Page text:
Born in Paris in 1901, Georges André Malraux was raised, after the separation of his parents in 1905, by his mother, grandmother, and an aunt, who at times exposed him to Parisian opera and theater, but he spent his summers with his father in Normandy in another cultural and ethnic ambiance. He failed to gain admission to the Lycée Condorcet, which caused him to give up his secondary education altogether. During his adolescence he devoured French and foreign literatures, from classical Greek to medieval French, The Arabian Nights, Tolstoy, Flaubert, Balzac, Dostoevsky, Baudelaire, Verlaine, and Cubist poetry. He educated himself through secondhand books sold along the Seine and visits to the Louvre. He sporadically attended classes at the School for Oriental Languages and became a “habitué” of the Museum of Oriental Art Guimet, learning much of Western and Oriental art.
In the 1920s he traveled to many European cities as well as to exotic Indochina, where he spent two years (1923-24). The Indochinese experience determined, to a large extent, the direction of his career. He joined an archeological expedition from Phnom Penh in search of the famous Khmer temple of BanteaiSrey, some of whose artifacts he took to study, to offer to the Guimet Museum, or to sell to finance the expedition. The result was a prison sentence, from which he extricated himself and returned to France. Returning to Indochina in 1925, he was largely responsible for the launching of the journal Indochine that denounced French injustices toward the Annamite population.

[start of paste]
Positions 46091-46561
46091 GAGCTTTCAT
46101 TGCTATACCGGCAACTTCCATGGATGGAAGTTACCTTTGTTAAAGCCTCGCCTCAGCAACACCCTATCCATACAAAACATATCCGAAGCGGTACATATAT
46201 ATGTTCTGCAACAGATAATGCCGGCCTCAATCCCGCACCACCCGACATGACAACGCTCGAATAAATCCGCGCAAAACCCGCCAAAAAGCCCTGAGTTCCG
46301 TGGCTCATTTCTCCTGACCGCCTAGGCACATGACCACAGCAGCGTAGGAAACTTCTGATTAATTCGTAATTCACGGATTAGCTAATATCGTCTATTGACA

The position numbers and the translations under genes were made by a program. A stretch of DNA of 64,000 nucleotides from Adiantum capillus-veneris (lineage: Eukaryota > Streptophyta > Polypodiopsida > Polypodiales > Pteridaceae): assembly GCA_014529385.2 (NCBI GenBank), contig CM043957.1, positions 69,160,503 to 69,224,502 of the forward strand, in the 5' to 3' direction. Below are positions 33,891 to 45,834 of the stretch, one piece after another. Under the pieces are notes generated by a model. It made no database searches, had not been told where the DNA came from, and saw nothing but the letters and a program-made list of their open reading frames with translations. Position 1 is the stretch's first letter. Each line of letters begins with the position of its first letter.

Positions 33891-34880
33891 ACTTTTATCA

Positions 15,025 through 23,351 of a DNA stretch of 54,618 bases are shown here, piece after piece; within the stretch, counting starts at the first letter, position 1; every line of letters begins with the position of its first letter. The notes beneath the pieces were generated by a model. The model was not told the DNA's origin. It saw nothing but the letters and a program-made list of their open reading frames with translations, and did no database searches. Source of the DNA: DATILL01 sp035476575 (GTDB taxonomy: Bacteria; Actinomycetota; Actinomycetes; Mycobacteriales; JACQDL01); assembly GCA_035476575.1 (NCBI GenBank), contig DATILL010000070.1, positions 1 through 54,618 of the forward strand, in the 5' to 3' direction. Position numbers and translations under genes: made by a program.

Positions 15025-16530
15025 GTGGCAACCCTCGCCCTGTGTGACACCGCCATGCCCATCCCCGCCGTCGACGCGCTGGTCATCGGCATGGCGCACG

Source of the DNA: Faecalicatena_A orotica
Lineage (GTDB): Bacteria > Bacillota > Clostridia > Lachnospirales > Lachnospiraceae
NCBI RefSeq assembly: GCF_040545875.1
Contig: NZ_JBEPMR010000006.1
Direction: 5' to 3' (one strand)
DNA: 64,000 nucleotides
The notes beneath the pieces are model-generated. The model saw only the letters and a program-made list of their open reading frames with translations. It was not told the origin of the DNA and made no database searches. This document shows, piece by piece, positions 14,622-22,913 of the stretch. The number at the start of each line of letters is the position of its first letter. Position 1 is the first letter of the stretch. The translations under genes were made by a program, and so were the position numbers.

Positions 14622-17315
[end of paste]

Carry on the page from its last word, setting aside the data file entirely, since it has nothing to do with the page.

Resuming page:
In 1929 he traveled to Persia (where he was particularly enchanted by Isfahan), visiting Iraq and Syria on his return. This was as much an intense period of discovering worlds, cultures, and modes of thinking other than French and European as one of self-discovery and intellectual effervescence.
Echoes of his adventures and travels resound in the works of the first part of